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Reading group 2012/13

Below is a summary of reading group sessions organised by the Birkbeck Eighteenth Century Research Group in the academic year 2012/13.

William Blake, 'Vala or the Four' Zoas, Night III, led by Luisa Calè

    Wednesday 8 May 2013, 12.00 – 14.00, Room 112, 43 Gordon Square

    William Blake’s prophetic poem Vala was first conceived as ‘a dream of nine nights’, following the structure of Edward Young’s Night Thoughts (1742-7). In 1795-7, Blake illustrated Young’s poem with 537 watercolours on enlarged margins obtained by mounting the pages of Night Thoughts onto folio sheets with windows cut into the middle of each to host the pages of the original book. 43 of these illustrations were selected for engravings published in Richard Bentley’s edition of the poem in 1797. The page layout of this edition functioned as a model for the distribution of text and illustrations in Blake’s Vala manuscript. From the middle of Night III to the end of the poem, Blake inscribed the poem in the blank text-boxes of his Night Thoughts engravings.

    This session included a brief introduction by Luisa Calè; a reading in the spirit of visionary theatre, in which reading group participants will be invited to read the lines allotted to particular characters; and a general discussion.

‘David Hume and The Natural History of the Ignorant Multitude’, Led by Daniel Hayward

    Monday 25 February 2013, 12.30 – 14.00, room 112 Gordon Square

    Daniel Hayward, a Phd Candidate at Birkbeck College. He is currently preparing a thesis on ‘The Natural History of Attention’

    Hume’s Natural History of Religion was most likely written between 1749 and 1752 and was published In Edinburgh in 1757. The book professes to offer, over a very short compass, an account of the “origin” of religion in “human nature.” The following presentation will begin with an explanation of why it was that Hume believed that such an account ought to take the form of a “natural history.” I will briefly distinguish the meaning of Hume’s “natural history” from civil, ecclesiastical, universal, and “popular” histories, as well as from other kinds of “natural” history and from the genre (invented later by Dugald Stewart but with reference to Hume’s book) of “conjectural history”. Out of a compressed overview of the arguments in the Natural History I will develop the following questions. Who is the principal subject of Hume’s Natural History? Who is the book about? Is there a sense in which the Natural History is a popular history after all, that is, a new kind of history of the people? If this is the case, what significance should be attributed to the fact that Hume chooses to draw on the generic language of contemporary natural philosophy? In conclusion I will make the case that Hume is interested not so much in the method of the natural philosopher as he is his assumed psychology. Central to the account in the Natural History of the religious beliefs of the “ignorant multitude” is a seemingly programmatic overvaluation of the powers of attention possessed by a particular type of person – the natural philosopher. Rather than deride that overvaluation as a mistake, I will finish by asking, what are its intellectual consequences for later thinking about the “nature” of “common life”? What are its results?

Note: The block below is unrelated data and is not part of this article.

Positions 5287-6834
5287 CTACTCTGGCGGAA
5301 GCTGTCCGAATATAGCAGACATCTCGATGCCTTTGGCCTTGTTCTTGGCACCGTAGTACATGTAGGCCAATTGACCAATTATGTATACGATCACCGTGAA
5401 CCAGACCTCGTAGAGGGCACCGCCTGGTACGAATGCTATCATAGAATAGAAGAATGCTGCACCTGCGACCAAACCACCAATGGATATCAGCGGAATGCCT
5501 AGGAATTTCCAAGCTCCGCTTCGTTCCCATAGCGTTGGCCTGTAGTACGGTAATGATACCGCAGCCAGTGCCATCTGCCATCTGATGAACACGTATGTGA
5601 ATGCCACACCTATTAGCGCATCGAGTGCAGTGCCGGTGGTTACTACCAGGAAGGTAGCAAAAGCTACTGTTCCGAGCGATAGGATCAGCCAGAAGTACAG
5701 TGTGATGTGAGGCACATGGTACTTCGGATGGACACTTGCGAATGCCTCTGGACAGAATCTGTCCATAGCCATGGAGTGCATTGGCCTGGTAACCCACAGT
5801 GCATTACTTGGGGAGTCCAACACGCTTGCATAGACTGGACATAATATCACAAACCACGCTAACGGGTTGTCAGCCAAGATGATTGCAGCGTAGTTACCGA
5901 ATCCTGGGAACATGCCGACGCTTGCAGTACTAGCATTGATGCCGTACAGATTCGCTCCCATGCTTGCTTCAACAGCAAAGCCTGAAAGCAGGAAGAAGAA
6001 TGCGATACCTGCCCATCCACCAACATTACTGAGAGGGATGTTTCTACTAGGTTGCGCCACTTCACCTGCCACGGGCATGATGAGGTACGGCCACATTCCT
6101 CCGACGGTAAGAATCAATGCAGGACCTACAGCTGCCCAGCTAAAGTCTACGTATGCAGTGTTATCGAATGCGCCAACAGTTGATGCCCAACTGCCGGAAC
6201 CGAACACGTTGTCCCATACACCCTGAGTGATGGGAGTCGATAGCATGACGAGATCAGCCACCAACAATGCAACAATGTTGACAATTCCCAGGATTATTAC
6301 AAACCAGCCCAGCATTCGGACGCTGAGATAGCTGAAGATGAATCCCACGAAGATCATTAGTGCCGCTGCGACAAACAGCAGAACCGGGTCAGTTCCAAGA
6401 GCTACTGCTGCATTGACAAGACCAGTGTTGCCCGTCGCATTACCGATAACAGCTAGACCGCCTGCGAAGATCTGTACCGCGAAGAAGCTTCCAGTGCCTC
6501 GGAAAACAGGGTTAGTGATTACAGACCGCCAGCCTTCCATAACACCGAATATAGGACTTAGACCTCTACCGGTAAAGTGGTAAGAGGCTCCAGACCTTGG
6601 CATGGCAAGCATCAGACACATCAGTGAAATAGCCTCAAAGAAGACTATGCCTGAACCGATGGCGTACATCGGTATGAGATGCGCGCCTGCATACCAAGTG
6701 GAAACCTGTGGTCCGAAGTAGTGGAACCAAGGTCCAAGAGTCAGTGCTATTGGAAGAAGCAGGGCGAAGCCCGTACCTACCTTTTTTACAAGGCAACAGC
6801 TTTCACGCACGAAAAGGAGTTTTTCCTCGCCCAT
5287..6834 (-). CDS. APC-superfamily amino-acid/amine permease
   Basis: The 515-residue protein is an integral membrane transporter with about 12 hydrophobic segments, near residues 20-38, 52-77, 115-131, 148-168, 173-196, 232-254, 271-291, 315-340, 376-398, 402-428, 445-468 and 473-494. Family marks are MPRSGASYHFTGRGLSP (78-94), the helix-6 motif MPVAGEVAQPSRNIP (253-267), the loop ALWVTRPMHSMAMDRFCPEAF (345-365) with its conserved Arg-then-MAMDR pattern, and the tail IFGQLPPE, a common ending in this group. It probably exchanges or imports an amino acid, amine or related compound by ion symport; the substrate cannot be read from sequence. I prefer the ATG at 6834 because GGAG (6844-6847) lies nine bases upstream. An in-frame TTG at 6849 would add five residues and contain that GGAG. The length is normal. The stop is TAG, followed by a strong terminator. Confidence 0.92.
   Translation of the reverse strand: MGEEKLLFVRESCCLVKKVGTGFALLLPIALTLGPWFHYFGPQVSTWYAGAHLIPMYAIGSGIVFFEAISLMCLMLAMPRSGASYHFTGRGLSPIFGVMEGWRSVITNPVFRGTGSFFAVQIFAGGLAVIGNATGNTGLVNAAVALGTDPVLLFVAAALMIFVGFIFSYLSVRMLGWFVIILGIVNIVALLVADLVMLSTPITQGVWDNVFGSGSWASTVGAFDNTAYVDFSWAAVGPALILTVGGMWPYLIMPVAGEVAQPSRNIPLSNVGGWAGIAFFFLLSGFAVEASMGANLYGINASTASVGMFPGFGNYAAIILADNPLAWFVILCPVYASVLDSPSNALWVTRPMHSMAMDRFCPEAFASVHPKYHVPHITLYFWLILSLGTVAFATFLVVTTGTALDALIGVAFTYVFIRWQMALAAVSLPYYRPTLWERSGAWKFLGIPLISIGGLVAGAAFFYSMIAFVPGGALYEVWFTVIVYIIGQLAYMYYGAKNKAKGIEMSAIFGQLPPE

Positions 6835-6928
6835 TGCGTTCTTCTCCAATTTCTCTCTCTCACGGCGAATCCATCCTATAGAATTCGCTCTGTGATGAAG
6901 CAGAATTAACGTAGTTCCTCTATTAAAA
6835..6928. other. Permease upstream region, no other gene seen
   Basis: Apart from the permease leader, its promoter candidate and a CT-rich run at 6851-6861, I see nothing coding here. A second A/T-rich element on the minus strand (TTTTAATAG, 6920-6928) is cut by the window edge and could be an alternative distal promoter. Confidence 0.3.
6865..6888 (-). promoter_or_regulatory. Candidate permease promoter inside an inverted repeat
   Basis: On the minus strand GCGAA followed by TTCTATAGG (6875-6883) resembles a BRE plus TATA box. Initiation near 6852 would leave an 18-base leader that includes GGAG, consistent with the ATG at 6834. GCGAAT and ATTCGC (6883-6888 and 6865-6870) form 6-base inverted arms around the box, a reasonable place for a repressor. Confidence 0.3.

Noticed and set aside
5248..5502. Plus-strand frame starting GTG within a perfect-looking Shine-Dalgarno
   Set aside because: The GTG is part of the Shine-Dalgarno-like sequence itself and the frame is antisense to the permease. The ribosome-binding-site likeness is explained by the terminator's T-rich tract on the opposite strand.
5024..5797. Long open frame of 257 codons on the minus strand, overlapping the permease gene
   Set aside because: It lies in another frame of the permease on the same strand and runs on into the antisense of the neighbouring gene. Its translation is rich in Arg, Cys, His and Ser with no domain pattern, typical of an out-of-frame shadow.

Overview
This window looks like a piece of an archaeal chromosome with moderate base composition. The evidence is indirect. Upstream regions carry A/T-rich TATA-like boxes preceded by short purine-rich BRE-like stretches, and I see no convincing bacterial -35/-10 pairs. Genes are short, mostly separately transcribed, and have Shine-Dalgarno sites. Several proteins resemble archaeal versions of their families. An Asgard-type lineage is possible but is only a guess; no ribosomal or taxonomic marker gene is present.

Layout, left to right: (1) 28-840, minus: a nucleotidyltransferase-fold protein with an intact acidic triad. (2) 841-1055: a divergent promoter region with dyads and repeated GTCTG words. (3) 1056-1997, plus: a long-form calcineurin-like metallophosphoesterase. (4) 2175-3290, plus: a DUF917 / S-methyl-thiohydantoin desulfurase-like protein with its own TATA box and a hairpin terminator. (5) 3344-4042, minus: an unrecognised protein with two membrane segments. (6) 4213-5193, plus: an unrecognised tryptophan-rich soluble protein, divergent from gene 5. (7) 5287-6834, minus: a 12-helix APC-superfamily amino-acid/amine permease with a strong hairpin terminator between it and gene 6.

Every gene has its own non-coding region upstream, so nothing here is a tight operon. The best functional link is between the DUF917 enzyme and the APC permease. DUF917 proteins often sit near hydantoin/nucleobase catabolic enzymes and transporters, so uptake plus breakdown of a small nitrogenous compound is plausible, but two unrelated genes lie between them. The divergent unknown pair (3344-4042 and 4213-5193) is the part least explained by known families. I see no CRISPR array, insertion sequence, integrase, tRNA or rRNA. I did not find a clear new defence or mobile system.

Set Text:

    David Hume, Dialogues and Natural History of Religion (Oxford: Oxford University Press, 1998) - the discussion concentrated on the first ten pages of the book (pp. 134 – 144).

Reading Group with David Eldridge

    Tuesday 15 January 2013, 12.30-14.00, Room 112, Gordon Square David Eldridge, Lecturer in Creative Writing, is a distinguished playwright, who has had numerous productions in film, theatre, television and radio. To name just a few: his play The Market Boy ran at the National Theatre in 2006; Under the Blue Sky was revived in 2008 at the Duke of York's Theatre; and The Knot of the Heart played at the Almeida in 2011. His adaptation of Festen transferred from the Almeida to the West End and Broadway. And, just this year, In Basildon was directed at the Royal Court by Dominic Cooke, and the Royal Exchange Theatre presented his new version of Miss Julie by Strindberg, starring Maxine Peake.

    David is currently writing a 90 minute drama for BBC2, based Hallie Rubenhold's Lady Worsley's Whim: An Eighteenth-Century Tale of Sex, Scandal and Divorce. David's treatment for the BBC was the set text for this reading group, but if anyone would also like to read the book, here are the details.

Wordsworth’s 'Prelude', Book IV (1805), led by Kate McLoughlin

    Wednesday 28 November, 12.30-14.00, Room B06, Gordon Square

    Dr Kate McLoughlin, Senior Lecturer in Modern literature, is an expert on War Studies currently working on the history of the veteran. The reading group was an interesting opportunity to get a sense of how a scholar who works mainly in twentieth-century literature understands an eighteenth-century text as participating in the broader cultural history of the returning soldier, so we encouraged those working outside of the eighteenth century to come along.

    The text we read was a short extract from William Wordsworth’s The Prelude Book IV (1805)